Women Shouldn’t Have To Birth Alone

Doulas And Birthing Partners Are Being Banned From Hospital Birthing Rooms

“The New York City hospital network New York-Presbyterian on Monday instituted one of the most restrictive visitor policies in the country for women giving birth, barring spouses, partners and other family members or outside support people, such as doulas, from the delivery room — a rule it said would help protect mothers and children during the coronavirus outbreak.”

When hospitals become stricter and the birthing process becomes more fearful, many pregnant women are considering home births, or even birthing in a different state, at this time. 

This visitor ban comes during World Doula Week, a time to celebrate doulas all over the world for “improving the physiological, social, emotional, and psychological health of women, newborns and families in birth and in the postpartum period.”

It is difficult to labor alone…women crave support, a familiar face, a word of encouragement, from someone they love or trust. Nurses and doctors can’t be called upon to provide this type of consistent support to laboring moms, as they are busy attending to multiple people’s medical needs. 

“According to the American College of Obstetricians and Gynecologists, continuous one-to-one emotional support from someone like a doula or a relative is associated with improved outcomes for women in labor. Benefits include a lower likelihood of cesarean section, increased patient satisfaction and a shorter duration of labor.”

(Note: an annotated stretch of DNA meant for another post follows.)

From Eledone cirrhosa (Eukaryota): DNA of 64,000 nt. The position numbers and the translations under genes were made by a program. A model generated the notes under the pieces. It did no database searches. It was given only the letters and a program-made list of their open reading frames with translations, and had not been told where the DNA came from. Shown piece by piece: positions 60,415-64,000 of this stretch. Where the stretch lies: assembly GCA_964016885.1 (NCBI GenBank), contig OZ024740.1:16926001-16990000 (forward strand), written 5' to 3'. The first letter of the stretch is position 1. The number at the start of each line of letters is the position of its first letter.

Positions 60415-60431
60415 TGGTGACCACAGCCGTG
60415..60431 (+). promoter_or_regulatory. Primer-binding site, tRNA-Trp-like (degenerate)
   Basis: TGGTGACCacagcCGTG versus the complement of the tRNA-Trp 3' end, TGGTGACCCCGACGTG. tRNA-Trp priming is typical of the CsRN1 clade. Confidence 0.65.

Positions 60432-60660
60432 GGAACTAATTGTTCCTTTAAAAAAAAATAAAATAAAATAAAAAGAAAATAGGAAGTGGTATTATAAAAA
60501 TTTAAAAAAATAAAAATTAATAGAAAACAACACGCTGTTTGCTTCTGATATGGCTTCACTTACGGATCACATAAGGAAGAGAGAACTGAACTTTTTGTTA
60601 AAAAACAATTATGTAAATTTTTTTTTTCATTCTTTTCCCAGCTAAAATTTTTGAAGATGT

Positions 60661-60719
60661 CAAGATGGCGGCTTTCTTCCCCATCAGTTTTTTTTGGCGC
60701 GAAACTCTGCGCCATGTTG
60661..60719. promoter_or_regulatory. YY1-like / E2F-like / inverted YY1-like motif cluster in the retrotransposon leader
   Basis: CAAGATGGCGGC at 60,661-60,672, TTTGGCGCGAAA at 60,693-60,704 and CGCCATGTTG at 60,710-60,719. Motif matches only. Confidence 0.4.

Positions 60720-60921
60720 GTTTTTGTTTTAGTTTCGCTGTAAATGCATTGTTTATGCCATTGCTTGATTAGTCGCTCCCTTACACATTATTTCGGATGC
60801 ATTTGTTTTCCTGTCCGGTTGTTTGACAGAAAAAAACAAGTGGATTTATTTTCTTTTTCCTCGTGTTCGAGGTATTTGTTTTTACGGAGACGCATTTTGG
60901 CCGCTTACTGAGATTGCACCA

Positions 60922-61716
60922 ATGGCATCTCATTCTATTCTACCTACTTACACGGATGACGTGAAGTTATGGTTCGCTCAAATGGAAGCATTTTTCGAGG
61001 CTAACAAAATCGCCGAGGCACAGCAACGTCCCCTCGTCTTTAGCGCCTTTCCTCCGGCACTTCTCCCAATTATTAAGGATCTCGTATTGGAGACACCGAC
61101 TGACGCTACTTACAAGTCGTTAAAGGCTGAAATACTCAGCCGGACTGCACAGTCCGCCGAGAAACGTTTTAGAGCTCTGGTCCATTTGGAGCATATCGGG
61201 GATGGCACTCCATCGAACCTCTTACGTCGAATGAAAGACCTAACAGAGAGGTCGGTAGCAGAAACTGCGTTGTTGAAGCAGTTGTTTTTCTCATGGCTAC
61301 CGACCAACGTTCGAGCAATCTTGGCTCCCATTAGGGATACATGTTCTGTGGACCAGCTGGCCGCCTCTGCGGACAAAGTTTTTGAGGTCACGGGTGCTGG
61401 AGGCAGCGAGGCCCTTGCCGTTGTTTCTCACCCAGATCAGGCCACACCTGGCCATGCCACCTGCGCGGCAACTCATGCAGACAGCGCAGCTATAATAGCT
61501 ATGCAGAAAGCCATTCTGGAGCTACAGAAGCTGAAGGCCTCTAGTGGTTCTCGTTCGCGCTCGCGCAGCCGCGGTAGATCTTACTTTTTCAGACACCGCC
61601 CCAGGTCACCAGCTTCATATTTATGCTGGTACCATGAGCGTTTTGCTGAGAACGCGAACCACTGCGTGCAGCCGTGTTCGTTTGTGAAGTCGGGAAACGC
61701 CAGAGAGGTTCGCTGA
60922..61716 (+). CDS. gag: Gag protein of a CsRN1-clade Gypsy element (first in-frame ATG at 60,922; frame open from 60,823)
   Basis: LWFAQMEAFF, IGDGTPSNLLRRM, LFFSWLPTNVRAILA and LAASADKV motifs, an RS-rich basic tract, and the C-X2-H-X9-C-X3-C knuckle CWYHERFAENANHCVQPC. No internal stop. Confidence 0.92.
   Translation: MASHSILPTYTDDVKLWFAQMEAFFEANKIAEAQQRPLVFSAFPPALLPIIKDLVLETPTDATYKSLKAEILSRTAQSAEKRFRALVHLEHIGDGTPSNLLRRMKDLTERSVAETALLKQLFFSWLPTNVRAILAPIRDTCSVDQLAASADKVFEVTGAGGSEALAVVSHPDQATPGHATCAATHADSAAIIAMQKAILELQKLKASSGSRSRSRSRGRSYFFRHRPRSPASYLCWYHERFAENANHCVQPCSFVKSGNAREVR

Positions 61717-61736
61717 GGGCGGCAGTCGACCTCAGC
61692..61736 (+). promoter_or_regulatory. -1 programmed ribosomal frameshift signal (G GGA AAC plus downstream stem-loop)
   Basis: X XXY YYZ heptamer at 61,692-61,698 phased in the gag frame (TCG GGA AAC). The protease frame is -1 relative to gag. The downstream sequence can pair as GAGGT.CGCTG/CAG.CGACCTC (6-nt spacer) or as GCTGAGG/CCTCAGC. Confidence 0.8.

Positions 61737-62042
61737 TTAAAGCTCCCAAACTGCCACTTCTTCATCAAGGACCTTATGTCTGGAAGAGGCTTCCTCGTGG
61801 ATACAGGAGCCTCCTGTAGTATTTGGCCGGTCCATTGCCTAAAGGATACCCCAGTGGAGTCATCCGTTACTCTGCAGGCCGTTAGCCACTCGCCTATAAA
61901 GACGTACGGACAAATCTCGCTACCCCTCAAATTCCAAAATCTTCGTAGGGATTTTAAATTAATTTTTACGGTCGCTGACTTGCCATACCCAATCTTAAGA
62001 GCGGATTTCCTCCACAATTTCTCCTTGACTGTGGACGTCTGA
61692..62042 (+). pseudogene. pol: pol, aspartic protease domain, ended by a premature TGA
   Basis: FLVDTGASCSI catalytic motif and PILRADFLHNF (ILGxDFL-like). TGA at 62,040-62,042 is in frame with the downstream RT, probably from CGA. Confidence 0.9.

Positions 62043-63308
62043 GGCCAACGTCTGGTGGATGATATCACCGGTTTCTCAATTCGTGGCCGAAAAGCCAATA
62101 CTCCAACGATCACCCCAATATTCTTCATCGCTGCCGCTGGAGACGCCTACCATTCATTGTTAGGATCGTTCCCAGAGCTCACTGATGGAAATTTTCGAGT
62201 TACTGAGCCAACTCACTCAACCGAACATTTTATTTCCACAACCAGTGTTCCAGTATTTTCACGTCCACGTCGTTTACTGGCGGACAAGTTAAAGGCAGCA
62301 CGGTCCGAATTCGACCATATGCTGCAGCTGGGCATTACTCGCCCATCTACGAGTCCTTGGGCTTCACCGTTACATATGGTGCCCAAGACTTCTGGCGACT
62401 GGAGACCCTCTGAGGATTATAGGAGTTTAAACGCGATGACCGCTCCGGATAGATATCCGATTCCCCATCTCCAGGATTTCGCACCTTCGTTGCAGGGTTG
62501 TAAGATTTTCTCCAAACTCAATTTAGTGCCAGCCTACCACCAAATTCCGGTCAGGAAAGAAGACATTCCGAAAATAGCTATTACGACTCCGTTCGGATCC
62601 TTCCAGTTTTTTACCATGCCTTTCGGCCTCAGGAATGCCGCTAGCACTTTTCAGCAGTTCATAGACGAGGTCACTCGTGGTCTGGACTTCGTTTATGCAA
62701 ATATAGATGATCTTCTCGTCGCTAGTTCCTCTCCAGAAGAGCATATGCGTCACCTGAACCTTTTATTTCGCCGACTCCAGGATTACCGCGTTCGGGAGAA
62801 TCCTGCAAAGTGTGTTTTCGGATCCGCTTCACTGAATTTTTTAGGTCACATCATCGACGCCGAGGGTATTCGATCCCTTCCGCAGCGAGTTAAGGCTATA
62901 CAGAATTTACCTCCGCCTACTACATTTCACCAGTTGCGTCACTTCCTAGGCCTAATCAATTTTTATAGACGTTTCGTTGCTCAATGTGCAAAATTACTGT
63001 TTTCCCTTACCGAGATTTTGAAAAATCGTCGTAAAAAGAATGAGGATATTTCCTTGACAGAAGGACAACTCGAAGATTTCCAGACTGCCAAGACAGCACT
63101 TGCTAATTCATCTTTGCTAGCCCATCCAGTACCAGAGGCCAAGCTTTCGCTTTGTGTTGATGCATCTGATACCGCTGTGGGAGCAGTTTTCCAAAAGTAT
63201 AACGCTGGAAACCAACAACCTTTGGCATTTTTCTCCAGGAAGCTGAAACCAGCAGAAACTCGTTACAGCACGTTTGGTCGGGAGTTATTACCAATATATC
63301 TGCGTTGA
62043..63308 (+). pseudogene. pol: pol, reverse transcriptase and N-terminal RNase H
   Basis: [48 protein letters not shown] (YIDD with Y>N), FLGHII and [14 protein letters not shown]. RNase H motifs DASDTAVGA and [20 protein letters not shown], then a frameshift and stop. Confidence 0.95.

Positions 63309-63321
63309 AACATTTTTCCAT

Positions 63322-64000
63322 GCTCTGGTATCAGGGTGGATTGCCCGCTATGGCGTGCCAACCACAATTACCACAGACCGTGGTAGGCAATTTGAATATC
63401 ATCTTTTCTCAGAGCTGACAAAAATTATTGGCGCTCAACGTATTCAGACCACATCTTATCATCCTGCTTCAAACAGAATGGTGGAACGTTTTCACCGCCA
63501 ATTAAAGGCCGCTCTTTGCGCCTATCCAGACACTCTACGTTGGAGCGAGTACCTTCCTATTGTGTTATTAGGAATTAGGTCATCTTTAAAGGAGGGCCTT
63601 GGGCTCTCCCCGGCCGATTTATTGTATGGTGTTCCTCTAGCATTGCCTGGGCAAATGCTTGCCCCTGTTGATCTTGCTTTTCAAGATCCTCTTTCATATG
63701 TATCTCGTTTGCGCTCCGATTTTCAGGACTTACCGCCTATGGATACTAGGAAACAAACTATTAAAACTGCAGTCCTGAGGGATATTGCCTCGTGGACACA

“Jesse Pournaras, a doula based in New York City, created a petition asking Gov. Andrew M. Cuomo to review the no-partners policy. The petition has received more than 200,000 signatures since it was launched.”

Options For Support Of Birthing Moms

Allowing doulas or a support person to video conference with a birthing mother, hardly elicits the same amount of comfort as a physical presence. However, some are opting for Virtual Doula Support in this time when technology steps in during cautionary social distancing for everyone’s health and safety. 

When decisions need to be made in the birthing room, it is helpful to have someone who knows your birth plan and can speak up on your behalf. Having another person to remind you of the calm that centers you, is incredibly helpful to a mama’s peace of mind. 

If your support is being limited in the birthing room, consider a Virtual Doula Consultation or Full Virtual Birth Support with organizations such as Doulas of Guiding Star Orange City

Women should not be required to birth alone.

Fathers have a right to be with their spouse when their child is born. 

Women should have the freedom to choose what is best for them during their birth process.

We all want to limit risk when data is so limited, however women still need support. We encourage pregnant moms to seek support where they can, and have a birth plan in place that makes them the most comfortable.

Keep in mind that birth rarely goes exactly according to plan, so it is best to go into birth with a flexible attitude while still being prepared. Childbirth is not something to be feared: it is a natural expression of life, which is something that should bring comfort and hope to all of us during this time.

(New York Times: Some Pregnant Women in New York City Will Have to Deliver Babies Alone

https://www.nytimes.com/2020/03/24/parenting/coronavirus-labor-birth.html)

Anna Frient

Anna Frient

Anna graduated from Emerson College with a B.A. in Writing, Literature, and Publishing. She worked in Communications for The Joffrey Ballet in Chicago before moving to Charlotte, NC with her husband and daughter. Coming from a large family, with a mother as a lactation consultant and birth doula, Anna grew up with a strong example of what it looks like to support women and their newborn babies. After learning about The Guiding Star Project's mission, she is excited to “help women understand, embrace, and love their natural bodies.”
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